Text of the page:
This Is What Breakfast Looks Like Around The World

Photo: Courtesy of Symmetry Breakfast.
Despite always waking up way too late to eat anything substantial, breakfast is our favorite meal of the day (which is why we absolutely make up for it when it comes to brunch). So, of course we're immensely jealous of the couple behind Symmetry Breakfast, Michael Zee and Mark van Beek. They post a gorgeous (and perfectly symmetrical) breakfast pic to Instagram every morning, featuring food from around the world.

It all started when the pair moved in together and Michael made Mark and himself a breakfast that fortuitously turned out to be perfectly symmetrical. An idea was born, and the rest of the world caught on quickly. As of now, Symmetry Breakfast has almost 500,000 followers on Instagram.

We asked Michael to share some of his favorite breakfasts with us; the dishes he chose represent a smorgasbord of cultures. Check out some symmetrical culinary globetrotting, ahead.
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Photo: Courtesy of Symmetry Breakfast.
Turkey: Pide
"A friend of mine, John Gregory-Smith, has just released a new book, Turkish Delights, with some wonderful pide recipes. It's pretty much a long, folded pizza but with an egg dropped in before going into the oven. Breakfast perfection, I say."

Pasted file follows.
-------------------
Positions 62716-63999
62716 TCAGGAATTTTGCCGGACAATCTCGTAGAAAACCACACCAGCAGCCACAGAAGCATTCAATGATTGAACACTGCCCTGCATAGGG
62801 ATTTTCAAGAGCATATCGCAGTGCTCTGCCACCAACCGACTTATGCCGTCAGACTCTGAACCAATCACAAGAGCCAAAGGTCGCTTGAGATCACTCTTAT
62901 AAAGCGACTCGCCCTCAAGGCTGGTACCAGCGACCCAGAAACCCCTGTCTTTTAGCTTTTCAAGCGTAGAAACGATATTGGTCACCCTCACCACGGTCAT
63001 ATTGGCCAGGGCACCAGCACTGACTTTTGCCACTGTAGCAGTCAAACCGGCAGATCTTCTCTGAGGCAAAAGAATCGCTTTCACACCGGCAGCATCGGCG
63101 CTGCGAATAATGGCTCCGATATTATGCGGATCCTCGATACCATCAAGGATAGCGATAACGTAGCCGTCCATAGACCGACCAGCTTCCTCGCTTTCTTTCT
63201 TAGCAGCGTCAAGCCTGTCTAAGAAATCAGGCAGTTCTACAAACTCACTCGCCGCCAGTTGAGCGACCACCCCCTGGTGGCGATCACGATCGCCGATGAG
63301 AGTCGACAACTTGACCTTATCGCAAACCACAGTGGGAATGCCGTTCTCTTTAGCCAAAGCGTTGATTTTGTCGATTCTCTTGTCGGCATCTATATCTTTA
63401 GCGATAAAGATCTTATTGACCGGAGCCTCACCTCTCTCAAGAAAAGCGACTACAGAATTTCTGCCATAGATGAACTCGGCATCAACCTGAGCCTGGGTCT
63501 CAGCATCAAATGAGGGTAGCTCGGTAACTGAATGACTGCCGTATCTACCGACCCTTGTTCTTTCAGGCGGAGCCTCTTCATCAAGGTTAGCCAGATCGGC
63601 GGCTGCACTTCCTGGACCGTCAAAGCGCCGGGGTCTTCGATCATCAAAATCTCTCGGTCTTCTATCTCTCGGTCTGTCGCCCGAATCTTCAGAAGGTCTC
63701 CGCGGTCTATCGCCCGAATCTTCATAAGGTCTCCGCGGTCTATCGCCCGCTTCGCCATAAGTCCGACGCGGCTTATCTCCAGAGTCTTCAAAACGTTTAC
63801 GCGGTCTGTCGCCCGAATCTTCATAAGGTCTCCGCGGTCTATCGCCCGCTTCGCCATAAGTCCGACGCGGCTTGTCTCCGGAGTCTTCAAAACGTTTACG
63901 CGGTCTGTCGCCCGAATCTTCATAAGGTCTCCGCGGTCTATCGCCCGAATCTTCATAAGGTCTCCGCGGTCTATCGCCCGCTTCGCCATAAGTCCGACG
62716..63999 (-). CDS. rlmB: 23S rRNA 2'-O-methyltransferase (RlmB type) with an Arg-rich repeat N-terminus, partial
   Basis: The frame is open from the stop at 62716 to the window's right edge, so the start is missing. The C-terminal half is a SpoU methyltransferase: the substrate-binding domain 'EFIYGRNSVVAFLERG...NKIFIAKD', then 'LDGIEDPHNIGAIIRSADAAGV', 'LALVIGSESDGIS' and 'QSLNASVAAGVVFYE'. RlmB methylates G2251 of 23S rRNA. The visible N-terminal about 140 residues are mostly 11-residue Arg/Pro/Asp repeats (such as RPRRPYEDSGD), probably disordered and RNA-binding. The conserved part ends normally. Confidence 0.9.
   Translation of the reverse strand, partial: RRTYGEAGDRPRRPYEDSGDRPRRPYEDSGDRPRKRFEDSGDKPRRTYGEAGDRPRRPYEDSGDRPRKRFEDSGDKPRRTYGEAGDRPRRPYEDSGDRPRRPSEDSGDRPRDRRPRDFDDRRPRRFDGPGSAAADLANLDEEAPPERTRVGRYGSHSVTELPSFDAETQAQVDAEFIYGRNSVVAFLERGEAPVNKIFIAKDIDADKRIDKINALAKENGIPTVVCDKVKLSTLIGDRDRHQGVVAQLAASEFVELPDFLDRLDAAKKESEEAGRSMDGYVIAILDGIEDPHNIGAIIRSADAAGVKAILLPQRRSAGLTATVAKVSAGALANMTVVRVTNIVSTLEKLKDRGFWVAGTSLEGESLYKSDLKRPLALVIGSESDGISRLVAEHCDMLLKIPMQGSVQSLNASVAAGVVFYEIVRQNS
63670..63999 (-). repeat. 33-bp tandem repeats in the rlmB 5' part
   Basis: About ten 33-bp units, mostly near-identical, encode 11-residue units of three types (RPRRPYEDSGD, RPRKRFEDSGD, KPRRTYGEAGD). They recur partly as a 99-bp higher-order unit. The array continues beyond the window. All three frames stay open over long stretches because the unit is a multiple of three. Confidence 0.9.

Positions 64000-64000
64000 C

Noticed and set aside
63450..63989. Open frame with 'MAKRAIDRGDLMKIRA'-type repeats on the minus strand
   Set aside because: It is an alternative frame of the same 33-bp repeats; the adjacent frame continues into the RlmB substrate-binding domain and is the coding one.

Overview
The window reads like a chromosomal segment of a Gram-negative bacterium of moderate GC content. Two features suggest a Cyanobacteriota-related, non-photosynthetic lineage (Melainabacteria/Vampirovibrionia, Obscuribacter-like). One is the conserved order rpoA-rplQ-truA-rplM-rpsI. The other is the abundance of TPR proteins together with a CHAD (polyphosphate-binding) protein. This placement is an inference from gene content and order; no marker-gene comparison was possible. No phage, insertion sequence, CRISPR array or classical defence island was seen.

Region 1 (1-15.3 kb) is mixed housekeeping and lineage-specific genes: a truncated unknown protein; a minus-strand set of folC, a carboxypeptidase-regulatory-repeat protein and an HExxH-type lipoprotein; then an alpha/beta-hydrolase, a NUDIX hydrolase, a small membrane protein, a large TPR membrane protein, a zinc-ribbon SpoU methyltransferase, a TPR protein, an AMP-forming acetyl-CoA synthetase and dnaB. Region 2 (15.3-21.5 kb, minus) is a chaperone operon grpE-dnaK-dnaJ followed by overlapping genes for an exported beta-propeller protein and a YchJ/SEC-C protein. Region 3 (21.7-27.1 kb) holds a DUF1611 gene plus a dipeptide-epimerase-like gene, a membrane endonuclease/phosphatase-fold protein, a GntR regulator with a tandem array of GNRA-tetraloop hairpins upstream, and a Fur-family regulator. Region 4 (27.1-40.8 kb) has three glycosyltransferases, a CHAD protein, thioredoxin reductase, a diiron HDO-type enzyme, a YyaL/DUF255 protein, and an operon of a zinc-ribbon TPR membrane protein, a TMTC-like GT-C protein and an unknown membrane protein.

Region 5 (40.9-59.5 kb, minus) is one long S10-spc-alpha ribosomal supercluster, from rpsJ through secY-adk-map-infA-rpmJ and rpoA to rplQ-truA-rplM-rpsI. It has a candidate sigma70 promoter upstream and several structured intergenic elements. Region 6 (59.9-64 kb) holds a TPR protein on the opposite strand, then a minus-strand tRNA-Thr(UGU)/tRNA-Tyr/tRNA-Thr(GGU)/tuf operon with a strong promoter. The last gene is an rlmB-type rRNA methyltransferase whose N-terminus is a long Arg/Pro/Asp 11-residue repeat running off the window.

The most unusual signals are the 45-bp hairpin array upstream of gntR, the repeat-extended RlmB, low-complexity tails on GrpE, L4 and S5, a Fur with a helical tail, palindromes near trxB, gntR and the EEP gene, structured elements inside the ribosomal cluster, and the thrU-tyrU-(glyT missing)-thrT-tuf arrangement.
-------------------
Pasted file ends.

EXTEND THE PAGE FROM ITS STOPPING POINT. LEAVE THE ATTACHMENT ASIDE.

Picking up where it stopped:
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Photo: Courtesy of Symmetry Breakfast.
Brazil: Panquecas De Tapioca
"Tapioca starch is amazing stuff. If you add too much water, you get a...reaction where it is both solid and liquid at the same time. It also makes delicious pancakes from Brazil that are naturally gluten-free."
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Photo: Courtesy of Symmetry Breakfast.
Mexico: Waffled Quesadillas
"I had one of those moments when I realized that the tortillas I had bought were EXACTLY the same size as my waffle iron, and this was born. Leftover black beans, cheese, and chili, waffled to perfection."
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Photo: Courtesy of Symmetry Breakfast.
Austria: Kaiserschmarrn
"More of a dessert, but also a weekend brunch, this was the favorite pancake of Kaiser Joseph I of Austria. 'Schmarrn' literally means 'shredded,' and what you end up with in the pan is a mix of soft pancake and crispy bits. The Kaiser had good taste."
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Photo: Courtesy of Symmetry Breakfast.
Morocco: M’smmen
"My friend Dana is an importer of culinary and beauty argan oil into the U.K. It is absolutely delicious. The first time she gave me a bottle as a gift, I had no idea what to do with it. She suggested I make these pancakes and serve them with argan oil and honey. A delicious Moroccan treat."
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Photo: Courtesy of Symmetry Breakfast.
The Netherlands: Hagelslag
" from Delft in the Netherlands. When we started dating, I often asked him questions like, 'What do you eat on Christmas Day?' or 'What’s a real treat breakfast?' All he really wanted was chocolate hagelslag, which basically translates as 'chocolate rain' on white bread with butter."
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Photo: Courtesy of Symmetry Breakfast.
England: Full English